Te Aho Arataki Marau mō te Ako i Te Reo Māori - Kura Auraki
Curriculum Guidelines for Teaching and Learning Te Reo Māori in English-medium Schools: Years 1-13
Te whakarite hōtaka reo
The New Zealand Curriculum provides schools with the overall framework and direction for planning and makes it clear that all schools are expected to provide their students with opportunities to learn te reo Māori. In its discussion of curriculum design and review (pp. 37–42), it describes the importance of ensuring that students’ learning pathways are well connected so that each stage of their journey prepares them for the next.
The achievement objectives in these curriculum guidelines provide a basis for planning school and classroom programmes and for determining a student’s current stage of development in te reo Māori. They are intended to help teachers work out what each student has achieved and what should be the next phase in their learning. While the achievement objectives indicate core language content at each level, the intention is that teachers will introduce language content at times and in combinations that will best meet the needs of their particular students. The possible socio-cultural themes, topics, and text types indicate important tikanga Māori content but, again, the intention is that teachers make deliberate selections with the needs and interests of their students in mind. By keeping careful records of each student’s learning journey, teachers can ensure that new learning experiences build on (but do not simply repeat) previous experiences.
Programme planning is primarily the teachers’ responsibility, but it is a responsibility that can be shared with the students themselves, with colleagues, and with whānau and community members. Planning always begins with teachers finding out about their students – who they are, what their learning needs and interests are, what they have already learned, and what they need to learn next (see The learners of te reo Māori). The appropriate level(s) of achievement objectives that relate most closely to their students' learning needs are selected. Learning outcomes clearly state how the students will demonstrate that they have met each achievement objective or a relevant part of it. Teachers share these outcomes with the students and work with them to construct success criteria (see Examples of relationships between achievement objectives and language learning contexts and Monitoring achievement). They plan sequences of learning tasks and opportunities that will enable their students to achieve those outcomes, and monitor what happens and make any changes that are needed to improve the teaching and learning. Information about how to derive learning outcomes from curriculum achievement objectives is available on TKI.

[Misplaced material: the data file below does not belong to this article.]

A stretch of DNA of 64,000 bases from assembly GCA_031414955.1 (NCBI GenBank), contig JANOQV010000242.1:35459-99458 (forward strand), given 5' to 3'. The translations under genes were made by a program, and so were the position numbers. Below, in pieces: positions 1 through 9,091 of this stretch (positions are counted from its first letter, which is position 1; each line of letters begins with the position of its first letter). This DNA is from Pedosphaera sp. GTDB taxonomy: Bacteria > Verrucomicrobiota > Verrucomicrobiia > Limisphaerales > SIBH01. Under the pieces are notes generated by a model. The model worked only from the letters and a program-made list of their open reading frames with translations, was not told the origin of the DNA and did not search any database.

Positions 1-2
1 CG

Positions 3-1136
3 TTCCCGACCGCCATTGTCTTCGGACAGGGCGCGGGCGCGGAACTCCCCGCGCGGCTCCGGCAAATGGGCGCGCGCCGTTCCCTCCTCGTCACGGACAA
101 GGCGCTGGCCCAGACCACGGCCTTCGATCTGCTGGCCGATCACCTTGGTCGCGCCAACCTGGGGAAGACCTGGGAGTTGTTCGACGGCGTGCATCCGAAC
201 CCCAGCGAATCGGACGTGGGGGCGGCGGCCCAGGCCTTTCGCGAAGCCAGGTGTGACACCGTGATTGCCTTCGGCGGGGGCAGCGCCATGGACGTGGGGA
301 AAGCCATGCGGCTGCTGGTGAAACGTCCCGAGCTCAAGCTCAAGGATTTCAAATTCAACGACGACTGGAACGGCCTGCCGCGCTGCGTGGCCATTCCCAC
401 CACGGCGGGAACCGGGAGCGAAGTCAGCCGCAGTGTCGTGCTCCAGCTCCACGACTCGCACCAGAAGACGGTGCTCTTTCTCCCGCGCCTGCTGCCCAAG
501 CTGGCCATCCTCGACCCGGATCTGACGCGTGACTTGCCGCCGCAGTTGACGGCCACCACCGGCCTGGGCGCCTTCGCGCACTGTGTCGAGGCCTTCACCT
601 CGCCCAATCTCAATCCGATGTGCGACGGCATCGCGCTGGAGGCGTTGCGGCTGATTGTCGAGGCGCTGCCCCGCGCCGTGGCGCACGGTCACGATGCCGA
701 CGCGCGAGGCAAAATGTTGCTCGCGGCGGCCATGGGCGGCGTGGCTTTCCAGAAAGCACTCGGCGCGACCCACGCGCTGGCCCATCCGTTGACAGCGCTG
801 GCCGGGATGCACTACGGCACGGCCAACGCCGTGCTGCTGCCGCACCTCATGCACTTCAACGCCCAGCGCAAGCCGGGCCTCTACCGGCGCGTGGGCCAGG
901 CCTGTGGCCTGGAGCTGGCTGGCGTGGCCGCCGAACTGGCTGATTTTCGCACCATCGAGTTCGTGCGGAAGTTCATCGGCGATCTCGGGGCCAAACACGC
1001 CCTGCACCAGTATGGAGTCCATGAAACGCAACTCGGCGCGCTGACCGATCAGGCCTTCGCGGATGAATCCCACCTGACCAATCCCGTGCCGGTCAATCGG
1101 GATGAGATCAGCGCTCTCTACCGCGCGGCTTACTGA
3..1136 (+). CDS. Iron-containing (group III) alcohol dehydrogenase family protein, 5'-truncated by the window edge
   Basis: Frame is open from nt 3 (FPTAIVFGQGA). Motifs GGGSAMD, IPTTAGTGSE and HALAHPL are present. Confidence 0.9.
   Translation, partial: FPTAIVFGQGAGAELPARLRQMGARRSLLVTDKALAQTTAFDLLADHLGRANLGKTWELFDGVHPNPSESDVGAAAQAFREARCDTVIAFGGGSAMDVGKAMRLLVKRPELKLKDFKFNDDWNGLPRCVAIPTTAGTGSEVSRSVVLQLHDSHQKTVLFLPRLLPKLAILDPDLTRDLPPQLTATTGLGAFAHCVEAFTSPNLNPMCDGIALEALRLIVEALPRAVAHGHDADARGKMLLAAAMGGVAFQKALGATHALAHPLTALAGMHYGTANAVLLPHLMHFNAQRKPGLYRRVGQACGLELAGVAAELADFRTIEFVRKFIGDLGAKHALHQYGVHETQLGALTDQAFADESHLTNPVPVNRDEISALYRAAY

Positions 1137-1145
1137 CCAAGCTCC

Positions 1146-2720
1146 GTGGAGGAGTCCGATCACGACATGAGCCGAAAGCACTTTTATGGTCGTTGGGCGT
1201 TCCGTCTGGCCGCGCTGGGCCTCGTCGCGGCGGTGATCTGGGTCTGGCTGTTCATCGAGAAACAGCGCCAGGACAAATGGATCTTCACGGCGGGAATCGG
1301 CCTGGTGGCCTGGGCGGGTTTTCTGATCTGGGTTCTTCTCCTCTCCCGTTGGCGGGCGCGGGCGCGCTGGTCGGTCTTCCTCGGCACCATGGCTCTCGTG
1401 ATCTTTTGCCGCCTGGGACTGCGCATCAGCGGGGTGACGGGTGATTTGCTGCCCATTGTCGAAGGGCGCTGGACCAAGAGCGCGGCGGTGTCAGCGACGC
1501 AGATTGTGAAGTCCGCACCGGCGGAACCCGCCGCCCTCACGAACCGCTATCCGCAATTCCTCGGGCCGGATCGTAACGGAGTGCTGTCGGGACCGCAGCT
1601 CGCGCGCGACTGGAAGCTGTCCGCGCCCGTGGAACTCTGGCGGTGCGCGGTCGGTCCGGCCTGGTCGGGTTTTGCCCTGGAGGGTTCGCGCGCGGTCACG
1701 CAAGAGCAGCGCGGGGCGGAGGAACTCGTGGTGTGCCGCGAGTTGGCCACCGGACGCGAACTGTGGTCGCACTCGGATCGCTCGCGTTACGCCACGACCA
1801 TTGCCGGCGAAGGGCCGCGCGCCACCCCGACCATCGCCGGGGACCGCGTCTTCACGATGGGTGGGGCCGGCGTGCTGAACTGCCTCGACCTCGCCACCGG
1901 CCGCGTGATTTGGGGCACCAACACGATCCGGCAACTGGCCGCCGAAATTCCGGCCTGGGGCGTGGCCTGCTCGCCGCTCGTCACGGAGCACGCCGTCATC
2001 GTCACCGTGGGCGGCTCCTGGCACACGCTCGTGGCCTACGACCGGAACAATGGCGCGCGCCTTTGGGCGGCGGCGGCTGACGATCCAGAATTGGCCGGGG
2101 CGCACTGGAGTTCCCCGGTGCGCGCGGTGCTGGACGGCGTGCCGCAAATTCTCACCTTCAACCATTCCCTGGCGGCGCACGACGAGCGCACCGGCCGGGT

It is important not to introduce too much language too quickly or to attempt to cover every aspect of te reo Māori in school programmes. Overwhelming students with a lot of unfamiliar language denies them a genuine opportunity to learn the new material and could undermine their confidence and motivation. Effective teachers, particularly those who are highly proficient in te reo Māori, know how to provide comprehensible input: they introduce language that is appropriate for the age and current proficiency of their students and is also consistent with the chosen objectives of the relevant curriculum level.
These curriculum guidelines are intended for teachers of students who are learning te reo Māori in a limited amount of time. Satisfactory completion of level 8 indicates that students have a good grasp of many of the important aspects of te reo Māori and tikanga Māori, which will give them a solid basis from which to pursue further learning. However, this does not mean that their proficiency will match that of a native speaker of te reo Māori or a student who has spent the same number of years in a Māori-medium class.